ProPublica reporters uncover abuse and impunity inside the NYPD, using confidential documents and insider interviews, giving the public unprecedented access to civilian complaints against officers.
Over a Dozen Black and Latino Men Accused a Cop of Humiliating, Invasive Strip Searches. The NYPD Kept Promoting Him.
The men said Assistant Chief Christopher McCormack touched them inappropriately during searches or ordered others to do so. Eighty-six NYPD leaders have at least one credible misconduct allegation on file. McCormack has the most.
The NYPD has regularly failed to turn over key records and videos to police abuse investigators at New York’s Civilian Complaint Review Board. “This just seems like contempt,” said the now-retired judge who ordered the NYPD to use body cameras.
ProPublica partner THE CITY has exclusively obtained more than 250 civilian reports alleging police abuses, from bullying to brutality. Read details from some of the records law enforcement groups are waging a court battle to keep confidential.
We’ve tackled a few of the most common questions from the public and journalists, including what data we received and what we did and didn’t publish.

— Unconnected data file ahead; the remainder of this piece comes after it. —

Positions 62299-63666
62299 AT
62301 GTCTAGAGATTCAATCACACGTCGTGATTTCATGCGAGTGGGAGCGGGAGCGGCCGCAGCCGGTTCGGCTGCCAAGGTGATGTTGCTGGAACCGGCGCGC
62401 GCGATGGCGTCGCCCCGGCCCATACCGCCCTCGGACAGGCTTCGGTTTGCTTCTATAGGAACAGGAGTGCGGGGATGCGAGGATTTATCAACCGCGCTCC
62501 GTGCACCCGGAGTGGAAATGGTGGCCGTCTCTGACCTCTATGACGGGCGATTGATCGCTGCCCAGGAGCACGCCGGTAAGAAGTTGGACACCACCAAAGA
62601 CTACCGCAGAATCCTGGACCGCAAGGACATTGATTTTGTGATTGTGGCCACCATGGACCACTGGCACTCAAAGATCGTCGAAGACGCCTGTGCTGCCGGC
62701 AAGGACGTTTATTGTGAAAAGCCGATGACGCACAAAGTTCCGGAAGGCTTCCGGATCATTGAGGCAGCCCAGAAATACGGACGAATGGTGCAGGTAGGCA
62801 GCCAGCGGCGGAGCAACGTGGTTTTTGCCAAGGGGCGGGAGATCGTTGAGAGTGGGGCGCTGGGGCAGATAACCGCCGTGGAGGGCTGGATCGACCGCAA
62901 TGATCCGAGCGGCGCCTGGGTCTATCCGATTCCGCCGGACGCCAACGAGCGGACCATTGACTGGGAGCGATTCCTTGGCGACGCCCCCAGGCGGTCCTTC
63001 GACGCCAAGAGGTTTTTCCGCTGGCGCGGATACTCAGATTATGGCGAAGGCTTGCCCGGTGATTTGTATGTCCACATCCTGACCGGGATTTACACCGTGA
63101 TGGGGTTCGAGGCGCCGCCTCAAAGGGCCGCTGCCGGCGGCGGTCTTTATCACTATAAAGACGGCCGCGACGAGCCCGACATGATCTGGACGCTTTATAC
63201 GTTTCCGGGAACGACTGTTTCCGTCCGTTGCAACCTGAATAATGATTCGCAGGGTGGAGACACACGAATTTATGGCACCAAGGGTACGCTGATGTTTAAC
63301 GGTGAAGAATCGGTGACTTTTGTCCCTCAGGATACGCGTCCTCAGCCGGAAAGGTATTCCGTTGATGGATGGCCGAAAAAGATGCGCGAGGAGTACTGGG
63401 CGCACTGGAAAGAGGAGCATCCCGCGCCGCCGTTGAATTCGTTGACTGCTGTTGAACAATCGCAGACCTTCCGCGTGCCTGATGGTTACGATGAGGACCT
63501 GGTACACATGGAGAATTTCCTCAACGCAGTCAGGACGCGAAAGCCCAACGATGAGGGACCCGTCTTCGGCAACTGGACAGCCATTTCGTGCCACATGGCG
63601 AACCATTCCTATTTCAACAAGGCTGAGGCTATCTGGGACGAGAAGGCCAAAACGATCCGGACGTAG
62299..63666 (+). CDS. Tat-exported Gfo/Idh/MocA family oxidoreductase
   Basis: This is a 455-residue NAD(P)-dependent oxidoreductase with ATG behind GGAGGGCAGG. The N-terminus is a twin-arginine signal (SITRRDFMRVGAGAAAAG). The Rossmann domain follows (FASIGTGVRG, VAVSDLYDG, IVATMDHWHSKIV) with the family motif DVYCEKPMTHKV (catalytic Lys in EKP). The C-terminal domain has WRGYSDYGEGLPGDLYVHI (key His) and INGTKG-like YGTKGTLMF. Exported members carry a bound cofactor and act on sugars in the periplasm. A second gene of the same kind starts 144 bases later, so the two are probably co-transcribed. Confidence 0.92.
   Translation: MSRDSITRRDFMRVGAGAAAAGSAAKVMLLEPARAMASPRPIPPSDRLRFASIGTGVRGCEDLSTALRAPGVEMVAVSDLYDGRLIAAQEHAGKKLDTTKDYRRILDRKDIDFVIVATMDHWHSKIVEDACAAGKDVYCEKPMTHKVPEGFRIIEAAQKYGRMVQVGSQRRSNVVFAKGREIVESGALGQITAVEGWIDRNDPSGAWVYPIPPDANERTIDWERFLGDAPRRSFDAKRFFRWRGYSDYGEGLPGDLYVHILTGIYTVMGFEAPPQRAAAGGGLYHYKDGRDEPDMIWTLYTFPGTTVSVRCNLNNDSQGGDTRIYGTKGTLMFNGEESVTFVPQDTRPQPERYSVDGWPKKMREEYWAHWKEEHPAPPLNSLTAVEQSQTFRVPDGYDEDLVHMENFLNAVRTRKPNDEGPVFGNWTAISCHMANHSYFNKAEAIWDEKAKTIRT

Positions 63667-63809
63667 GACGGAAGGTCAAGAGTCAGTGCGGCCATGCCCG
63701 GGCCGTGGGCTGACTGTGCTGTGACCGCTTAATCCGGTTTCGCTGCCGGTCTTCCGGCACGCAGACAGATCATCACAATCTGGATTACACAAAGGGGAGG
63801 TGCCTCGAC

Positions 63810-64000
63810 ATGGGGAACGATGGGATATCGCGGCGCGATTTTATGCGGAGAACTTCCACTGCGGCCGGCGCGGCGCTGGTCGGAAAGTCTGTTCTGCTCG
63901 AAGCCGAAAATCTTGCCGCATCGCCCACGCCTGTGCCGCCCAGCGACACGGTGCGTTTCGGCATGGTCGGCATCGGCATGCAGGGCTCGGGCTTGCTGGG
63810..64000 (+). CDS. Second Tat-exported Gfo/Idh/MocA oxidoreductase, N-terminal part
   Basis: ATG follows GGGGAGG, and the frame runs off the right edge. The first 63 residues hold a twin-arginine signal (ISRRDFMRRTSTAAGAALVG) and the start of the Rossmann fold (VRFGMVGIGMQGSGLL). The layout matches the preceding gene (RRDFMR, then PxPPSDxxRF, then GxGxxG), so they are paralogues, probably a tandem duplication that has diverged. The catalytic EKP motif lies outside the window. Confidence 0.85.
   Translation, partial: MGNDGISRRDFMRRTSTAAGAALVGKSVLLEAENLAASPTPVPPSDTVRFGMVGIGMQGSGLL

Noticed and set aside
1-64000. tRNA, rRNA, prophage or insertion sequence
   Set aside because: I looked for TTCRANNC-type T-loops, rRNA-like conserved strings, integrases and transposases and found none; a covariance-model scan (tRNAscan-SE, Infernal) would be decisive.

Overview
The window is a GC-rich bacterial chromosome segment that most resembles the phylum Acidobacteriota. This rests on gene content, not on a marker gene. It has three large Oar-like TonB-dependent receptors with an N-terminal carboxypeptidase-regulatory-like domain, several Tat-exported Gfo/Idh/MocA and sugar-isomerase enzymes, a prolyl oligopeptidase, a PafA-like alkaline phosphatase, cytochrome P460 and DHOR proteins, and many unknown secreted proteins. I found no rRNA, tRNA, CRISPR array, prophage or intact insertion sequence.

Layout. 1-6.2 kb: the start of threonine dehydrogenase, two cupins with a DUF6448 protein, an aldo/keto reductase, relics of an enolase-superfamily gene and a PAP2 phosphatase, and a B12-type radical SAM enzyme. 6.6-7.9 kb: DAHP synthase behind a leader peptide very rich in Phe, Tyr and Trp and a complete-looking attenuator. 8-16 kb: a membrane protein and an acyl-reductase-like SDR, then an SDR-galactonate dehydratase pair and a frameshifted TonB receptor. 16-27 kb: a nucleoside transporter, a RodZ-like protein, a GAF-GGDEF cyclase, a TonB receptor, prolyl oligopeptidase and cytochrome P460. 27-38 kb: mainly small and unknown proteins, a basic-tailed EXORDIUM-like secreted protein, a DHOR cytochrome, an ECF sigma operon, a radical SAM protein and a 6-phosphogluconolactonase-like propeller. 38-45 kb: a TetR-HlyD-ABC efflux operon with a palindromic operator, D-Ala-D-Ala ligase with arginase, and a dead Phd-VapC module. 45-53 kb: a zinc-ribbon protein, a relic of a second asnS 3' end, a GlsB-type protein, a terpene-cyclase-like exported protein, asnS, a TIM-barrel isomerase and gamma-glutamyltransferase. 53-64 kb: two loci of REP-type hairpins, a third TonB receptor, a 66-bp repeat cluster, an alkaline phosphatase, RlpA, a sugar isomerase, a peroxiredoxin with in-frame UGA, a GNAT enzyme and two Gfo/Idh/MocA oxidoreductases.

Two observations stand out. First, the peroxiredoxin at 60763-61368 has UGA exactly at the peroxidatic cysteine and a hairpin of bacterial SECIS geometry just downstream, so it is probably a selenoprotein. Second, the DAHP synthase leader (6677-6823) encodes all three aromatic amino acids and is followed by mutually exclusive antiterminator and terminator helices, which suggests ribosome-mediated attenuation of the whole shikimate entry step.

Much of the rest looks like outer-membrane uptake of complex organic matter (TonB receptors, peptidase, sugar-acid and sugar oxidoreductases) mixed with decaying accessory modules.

ProPublica obtained these police records from New York City’s Civilian Complaint Review Board. NYPD unions are suing to halt the city from making the data public.
New York’s Civilian Complaint Review Board made 212 requests for body-worn camera footage in May. The NYPD sent only 33 responses, according to a memo obtained by ProPublica.
Has the NYPD Stopped a Teen You Know? Are You a Young Person With a Story to Share? We’d Like to Hear From You.
If you are a young person or know a young person who has encountered the police, we’d like to hear your story.
ProPublica Deputy Managing Editor Eric Umansky’s family saw an unmarked NYPD cruiser hit a Black teenager. He tried to find out how it happened, and instead found all of the ways the NYPD is shielded from accountability.